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Poorer students will now get 2 free years uni. another attack on middle income family Watch

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    People only start paying back the loan when they are earning over 21,000 so surely when they have reached that salary they are no longer poor by default. What has their background got to do with anything when they are earning over that margin? In my opinion the government should help the poor and not the ex poor.
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    (Original post by Winter Rain)
    Why would you assume that I come from a middle class family?
    Question is made irreleveant by the fact that you do.
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    (Original post by morecambebay)
    "unable" and "more of a proplem are not the same thing are they?
    Something can be a problem without making somebody unable.

    Ill say it again because you are obviously having difficulty catching on... family income is about much much more than finances. Security, confidence, and opportunities would be three others.

    You seem to genuinely believe that money makes no difference to a person beyond its financial aspects, well...you're just wrong.

    A child from a poor family who gets onto the same university course than you, has worked and will have to work much harder than you.
    Again, this is completely unrelated to what I'm saying. The two people will be worlds apart personality wise, in the past they won't have had the same oppotunities or life style. But I still don't think that people from a poorer family should recieve more help than those from a wealthy background where the parents choose to cut them off completely. Regardless of who they are or where they came from, it's not going to make it any easier for those people to pay for food and accomondation, while at university, if they get no help. And I STILL don't think that the amount of help should be down to what they parents have if they aren't supporting the child.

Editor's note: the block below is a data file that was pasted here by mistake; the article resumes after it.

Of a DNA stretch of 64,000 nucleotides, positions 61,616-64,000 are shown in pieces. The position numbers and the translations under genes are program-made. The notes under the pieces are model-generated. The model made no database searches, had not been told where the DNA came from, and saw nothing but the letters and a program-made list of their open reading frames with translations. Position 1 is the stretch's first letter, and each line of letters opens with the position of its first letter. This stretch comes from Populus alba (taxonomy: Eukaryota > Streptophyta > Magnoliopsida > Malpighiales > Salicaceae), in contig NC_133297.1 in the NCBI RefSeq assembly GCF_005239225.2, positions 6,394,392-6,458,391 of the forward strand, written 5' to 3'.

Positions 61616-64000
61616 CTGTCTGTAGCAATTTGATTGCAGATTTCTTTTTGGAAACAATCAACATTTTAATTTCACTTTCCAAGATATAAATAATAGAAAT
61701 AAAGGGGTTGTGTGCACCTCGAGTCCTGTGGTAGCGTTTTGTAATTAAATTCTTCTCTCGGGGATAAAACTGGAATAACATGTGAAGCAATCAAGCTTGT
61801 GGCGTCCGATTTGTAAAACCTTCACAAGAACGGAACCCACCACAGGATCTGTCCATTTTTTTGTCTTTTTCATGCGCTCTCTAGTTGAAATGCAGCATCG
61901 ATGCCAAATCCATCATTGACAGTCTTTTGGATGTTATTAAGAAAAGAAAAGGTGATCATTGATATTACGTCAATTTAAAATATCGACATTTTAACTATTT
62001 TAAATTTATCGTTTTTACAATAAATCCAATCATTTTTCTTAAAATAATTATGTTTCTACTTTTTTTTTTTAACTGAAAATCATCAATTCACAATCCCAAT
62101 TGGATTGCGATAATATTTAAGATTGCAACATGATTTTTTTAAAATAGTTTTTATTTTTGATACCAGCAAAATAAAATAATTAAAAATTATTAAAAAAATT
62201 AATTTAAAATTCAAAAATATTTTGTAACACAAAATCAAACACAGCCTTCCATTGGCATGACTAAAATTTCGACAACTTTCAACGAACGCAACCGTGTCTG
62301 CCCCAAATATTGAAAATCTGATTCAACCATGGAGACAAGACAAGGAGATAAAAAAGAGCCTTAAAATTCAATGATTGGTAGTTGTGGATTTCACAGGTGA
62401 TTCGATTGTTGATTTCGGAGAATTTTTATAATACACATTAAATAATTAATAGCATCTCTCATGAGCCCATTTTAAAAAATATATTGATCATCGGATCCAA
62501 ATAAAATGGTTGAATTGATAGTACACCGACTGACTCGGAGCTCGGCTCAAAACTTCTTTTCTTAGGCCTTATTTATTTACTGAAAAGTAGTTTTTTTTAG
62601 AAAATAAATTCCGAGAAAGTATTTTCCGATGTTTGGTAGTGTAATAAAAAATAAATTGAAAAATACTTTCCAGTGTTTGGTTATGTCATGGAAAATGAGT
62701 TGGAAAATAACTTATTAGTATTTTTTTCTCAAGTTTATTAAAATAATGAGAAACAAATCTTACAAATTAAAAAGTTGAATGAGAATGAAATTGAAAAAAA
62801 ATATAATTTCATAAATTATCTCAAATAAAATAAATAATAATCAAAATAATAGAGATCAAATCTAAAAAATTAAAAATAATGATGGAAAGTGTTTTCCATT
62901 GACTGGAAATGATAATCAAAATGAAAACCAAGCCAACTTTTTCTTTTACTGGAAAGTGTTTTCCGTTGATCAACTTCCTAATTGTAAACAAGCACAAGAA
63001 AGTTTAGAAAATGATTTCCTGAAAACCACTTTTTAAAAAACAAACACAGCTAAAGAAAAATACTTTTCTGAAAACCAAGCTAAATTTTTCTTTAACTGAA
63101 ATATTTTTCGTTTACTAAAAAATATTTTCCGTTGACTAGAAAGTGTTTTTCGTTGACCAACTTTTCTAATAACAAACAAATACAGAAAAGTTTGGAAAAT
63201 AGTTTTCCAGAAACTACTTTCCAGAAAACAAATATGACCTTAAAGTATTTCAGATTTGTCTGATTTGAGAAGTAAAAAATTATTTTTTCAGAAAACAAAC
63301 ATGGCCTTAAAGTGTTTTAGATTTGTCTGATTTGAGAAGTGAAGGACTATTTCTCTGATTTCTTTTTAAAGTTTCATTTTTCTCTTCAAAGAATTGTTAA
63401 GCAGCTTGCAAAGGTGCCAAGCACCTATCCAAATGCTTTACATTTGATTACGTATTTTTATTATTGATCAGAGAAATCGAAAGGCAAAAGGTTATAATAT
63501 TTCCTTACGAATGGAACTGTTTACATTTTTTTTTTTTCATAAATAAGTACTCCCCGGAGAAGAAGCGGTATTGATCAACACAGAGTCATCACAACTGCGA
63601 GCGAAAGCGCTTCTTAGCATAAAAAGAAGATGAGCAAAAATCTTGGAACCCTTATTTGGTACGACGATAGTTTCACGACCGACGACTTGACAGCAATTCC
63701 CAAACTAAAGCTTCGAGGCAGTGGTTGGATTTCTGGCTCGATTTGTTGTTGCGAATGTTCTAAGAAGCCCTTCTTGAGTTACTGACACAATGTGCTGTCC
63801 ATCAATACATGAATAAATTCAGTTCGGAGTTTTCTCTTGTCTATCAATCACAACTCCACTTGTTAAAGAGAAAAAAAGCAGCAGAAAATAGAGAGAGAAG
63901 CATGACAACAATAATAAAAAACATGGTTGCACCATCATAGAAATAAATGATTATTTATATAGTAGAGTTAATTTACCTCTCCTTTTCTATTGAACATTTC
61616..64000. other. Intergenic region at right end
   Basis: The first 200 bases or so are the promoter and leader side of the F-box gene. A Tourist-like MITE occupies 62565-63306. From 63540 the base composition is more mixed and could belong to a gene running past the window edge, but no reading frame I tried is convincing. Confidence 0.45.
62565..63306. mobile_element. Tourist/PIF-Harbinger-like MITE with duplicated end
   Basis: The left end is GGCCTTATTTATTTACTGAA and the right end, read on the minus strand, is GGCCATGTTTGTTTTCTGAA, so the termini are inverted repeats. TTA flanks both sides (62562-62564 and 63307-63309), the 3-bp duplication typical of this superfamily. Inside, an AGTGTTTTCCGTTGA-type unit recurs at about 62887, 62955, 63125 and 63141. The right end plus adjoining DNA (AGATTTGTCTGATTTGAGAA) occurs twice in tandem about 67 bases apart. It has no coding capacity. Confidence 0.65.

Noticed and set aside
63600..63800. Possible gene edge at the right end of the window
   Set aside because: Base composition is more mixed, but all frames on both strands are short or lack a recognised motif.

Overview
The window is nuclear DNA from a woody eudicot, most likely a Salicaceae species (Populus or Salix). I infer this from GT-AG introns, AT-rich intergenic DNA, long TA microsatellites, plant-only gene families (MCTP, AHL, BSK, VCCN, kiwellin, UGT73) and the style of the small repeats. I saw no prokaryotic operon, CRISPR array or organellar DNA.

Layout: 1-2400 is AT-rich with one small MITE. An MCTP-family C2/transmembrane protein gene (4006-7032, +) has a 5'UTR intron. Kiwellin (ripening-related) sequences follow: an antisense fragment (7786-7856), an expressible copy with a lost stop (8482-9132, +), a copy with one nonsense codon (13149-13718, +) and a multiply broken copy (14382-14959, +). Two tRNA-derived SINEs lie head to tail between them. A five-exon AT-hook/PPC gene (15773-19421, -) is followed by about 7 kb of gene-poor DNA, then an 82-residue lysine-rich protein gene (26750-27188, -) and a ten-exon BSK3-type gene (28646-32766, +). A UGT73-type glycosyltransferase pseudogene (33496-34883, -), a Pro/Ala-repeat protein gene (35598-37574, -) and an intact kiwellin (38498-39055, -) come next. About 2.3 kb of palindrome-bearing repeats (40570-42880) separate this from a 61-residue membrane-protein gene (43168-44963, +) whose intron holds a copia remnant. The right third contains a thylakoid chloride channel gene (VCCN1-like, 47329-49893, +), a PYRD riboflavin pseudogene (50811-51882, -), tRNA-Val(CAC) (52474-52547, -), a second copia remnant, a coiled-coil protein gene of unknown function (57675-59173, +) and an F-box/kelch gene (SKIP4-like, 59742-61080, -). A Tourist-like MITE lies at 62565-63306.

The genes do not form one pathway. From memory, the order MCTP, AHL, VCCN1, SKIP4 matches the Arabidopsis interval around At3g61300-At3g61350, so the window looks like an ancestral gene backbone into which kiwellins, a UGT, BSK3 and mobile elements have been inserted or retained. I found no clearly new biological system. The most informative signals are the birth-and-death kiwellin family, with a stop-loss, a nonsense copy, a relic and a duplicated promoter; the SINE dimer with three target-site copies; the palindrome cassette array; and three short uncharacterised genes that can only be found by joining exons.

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    (Original post by Flob)
    This money would be better spent on increasing maintenance grants/loans, which are what can be really restrictive. Tuition fees shouldn't stop anybody from going to uni, but living costs can.

    Having said that, for lots of poorer students I think the prospect of massive debt is more of a deterrent to going to uni, so this measure might help prevent that from happening. But I'm not really sure its fair, and like I said, it could be better spent.
    Yes, but Browne designed a comprehensive system.